Broadcast Coffee served its last cup of joe on Bellevue Avenue in Capitol Hill last Tuesday, passing the keys to Christos Andrews the very next day to begin renovating the space for Ghost Note.
Andrews sat down with the Capitol Hill Times on Jan. 30 to talk about how his first shop will differ from Broadcast, and likely many other coffee klatches around Seattle.
Andrews has been heavily involved in the Seattle coffee scene for nearly a decade.
Most recently, Andrews was coffee director for Columbia City Bakery, which will be providing Ghost Note with baked goods — the goal is to open in March.
Prior to that, Andrews was coffee director at Tougo Coffee and worked at Neptune Coffee before that.
He won the America’s Best Espresso contest at Coffee Fest in 2013 while representing Tony’s Coffee.
Broadcast Coffee owner Barry Faught is one of Andrews’ oldest friends in Capitol Hill, he said. Andrews had been planning his own shop with business partner Lee Hampton for several years. As everything began gaining traction, he said he mentioned his plans to Faust, who wanted to put more focus into opening a new roastery in the Central District.
“It’s cool,” Andrews said of the new Broadcast headquarters at 25th and Jackson. “I went in the other day. It’s pretty cool what’s going on in there.”
Taking over the Capitol Hill Broadcast means Andrews won’t be developing Ghost Note from the ground up, he said, “which will save me a whole lot of time and energy and money and all that.”
He already has his beans coming from Broadcast Coffee, and Andrews said there are no immediate plans to add another supplier.
There will be new bar and side seating, and a much needed bathroom renovation, Andrews said. New equipment was set for installation on Feb. 1.
UNIC Espresso is customizing one of its machines for making low-pressure coffee that can be brewed to order in about a minute, Andrews said.
Little touches that improve the customer experience are what define Ghost Note, Andrews said. Things like custom-made cups by Curtis Yu, having staff wear apron-based uniforms, or garnishing certain drinks with herbs or citrus peels.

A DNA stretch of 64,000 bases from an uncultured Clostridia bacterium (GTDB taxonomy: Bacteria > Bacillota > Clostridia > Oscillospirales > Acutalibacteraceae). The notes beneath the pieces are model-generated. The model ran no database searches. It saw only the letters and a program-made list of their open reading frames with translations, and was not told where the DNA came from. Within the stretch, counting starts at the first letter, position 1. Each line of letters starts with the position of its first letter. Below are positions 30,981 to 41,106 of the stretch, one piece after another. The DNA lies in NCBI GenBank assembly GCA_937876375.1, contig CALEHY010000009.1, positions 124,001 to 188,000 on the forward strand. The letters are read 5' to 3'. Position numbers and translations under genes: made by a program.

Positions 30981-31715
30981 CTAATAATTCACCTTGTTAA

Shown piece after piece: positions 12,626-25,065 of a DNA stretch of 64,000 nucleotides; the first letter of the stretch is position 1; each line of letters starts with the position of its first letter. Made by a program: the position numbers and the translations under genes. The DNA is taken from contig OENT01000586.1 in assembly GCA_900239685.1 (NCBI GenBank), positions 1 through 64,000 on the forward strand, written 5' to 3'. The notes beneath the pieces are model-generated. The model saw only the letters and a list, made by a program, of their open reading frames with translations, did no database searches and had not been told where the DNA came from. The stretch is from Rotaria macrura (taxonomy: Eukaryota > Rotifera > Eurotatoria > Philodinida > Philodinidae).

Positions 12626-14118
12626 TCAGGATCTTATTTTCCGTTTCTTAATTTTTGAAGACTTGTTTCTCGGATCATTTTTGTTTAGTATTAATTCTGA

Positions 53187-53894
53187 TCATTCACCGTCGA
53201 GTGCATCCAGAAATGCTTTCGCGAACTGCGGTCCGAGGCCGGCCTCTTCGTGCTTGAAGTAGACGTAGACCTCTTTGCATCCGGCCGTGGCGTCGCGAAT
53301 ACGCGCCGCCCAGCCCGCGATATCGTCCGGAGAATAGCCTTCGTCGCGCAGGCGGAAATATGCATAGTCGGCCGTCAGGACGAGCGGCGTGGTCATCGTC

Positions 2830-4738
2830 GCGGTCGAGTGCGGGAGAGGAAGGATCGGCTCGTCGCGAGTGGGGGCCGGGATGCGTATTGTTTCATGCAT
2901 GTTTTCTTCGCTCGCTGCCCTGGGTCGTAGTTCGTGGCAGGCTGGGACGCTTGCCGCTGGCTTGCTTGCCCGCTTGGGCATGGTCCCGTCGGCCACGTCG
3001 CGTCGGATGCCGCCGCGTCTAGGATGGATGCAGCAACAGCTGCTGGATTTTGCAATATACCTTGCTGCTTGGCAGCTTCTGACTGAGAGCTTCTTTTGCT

“It’s the same drink, but you’re doing something really small, to give it a better aesthetic value,” Andrews said.
He and Hampton used to play in a band together. The shop’s name, Ghost Note, reflects both their business model and love of music.
“In music, it’s a note that has rhythmic value, but no melodic value,” Andrews said.
After consulting with a sommelier friend about wine and flavor profiles, Andrews said he’s adding glassware of varying shapes that will bring out the aromatics and body of certain brews.
Ghost Note’s menu is still being developed, but currently includes toasts with sweet and savory toppings, made with baguettes from Columbia City Bakery, and pastries from Salmonberry Goods.
Andrews said he’s seen some backlash from the decision to not allow tipping and, instead, include a 10 percent gratuity. Several Seattle restaurants have done something similar recently, but Andrews said he thinks Ghost Note may be the first coffee shop.
“Coffee professionals are notoriously underpaid,” he said, “even the really professional ones.”
Andrews believes starting employees at $16 an hour, offering performance-based raises, paid holidays and mandatory two weeks of paid time off will boost employee morale, and not have them fighting over shifts based on times of day when people are more gracious tippers.
“We think that’s a pretty good deal,” he said.
Watch for Ghost Note developments on Instagram.